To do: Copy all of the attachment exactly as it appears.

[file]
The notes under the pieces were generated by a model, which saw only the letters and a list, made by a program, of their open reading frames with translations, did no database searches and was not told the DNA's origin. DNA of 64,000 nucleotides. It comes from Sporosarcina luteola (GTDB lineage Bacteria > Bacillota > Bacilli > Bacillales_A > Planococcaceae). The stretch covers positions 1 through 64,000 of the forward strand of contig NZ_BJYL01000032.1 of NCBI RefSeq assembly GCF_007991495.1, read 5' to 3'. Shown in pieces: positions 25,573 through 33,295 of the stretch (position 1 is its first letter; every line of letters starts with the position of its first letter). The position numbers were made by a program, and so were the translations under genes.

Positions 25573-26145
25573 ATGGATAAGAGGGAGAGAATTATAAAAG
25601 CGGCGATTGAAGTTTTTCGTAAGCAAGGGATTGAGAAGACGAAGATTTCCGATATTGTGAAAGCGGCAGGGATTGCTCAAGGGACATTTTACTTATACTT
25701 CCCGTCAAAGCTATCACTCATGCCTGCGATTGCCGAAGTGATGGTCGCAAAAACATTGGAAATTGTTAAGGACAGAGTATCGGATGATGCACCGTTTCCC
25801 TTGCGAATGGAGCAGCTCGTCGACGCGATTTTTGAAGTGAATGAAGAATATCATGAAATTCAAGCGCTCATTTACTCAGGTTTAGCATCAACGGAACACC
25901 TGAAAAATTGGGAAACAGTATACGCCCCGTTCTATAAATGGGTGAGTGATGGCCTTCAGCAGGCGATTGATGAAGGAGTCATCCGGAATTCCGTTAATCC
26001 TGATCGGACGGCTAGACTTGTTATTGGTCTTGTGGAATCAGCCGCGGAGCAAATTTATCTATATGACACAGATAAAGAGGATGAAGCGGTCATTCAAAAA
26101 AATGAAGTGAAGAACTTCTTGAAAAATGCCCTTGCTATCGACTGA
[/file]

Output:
The notes under the pieces were generated by a model, which saw only the letters and a list, made by a program, of their open reading frames with translations, did no database searches and was not told the DNA's origin. DNA of 64,000 nucleotides. It comes from Sporosarcina luteola (GTDB lineage Bacteria > Bacillota > Bacilli > Bacillales_A > Planococcaceae). The stretch covers positions 1 through 64,000 of the forward strand of contig NZ_BJYL01000032.1 of NCBI RefSeq assembly GCF_007991495.1, read 5' to 3'. Shown in pieces: positions 25,573 through 33,295 of the stretch (position 1 is its first letter; every line of letters starts with the position of its first letter). The position numbers were made by a program, and so were the translations under genes.

Positions 25573-26145
25573 ATGGATAAGAGGGAGAGAATTATAAAAG
25601 CGGCGATTGAAGTTTTTCGTAAGCAAGGGATTGAGAAGACGAAGATTTCCGATATTGTGAAAGCGGCAGGGATTGCTCAAGGGACATTTTACTTATACTT
25701 CCCGTCAAAGCTATCACTCATGCCTGCGATTGCCGAAGTGATGGTCGCAAAAACATTGGAAATTGTTAAGGACAGAGTATCGGATGATGCACCGTTTCCC
25801 TTGCGAATGGAGCAGCTCGTCGACGCGATTTTTGAAGTGAATGAAGAATATCATGAAATTCAAGCGCTCATTTACTCAGGTTTAGCATCAACGGAACACC
25901 TGAAAAATTGGGAAACAGTATACGCCCCGTTCTATAAATGGGTGAGTGATGGCCTTCAGCAGGCGATTGATGAAGGAGTCATCCGGAATTCCGTTAATCC
26001 TGATCGGACGGCTAGACTTGTTATTGGTCTTGTGGAATCAGCCGCGGAGCAAATTTATCTATATGACACAGATAAAGAGGATGAAGCGGTCATTCAAAAA
26101 AATGAAGTGAAGAACTTCTTGAAAAATGCCCTTGCTATCGACTGA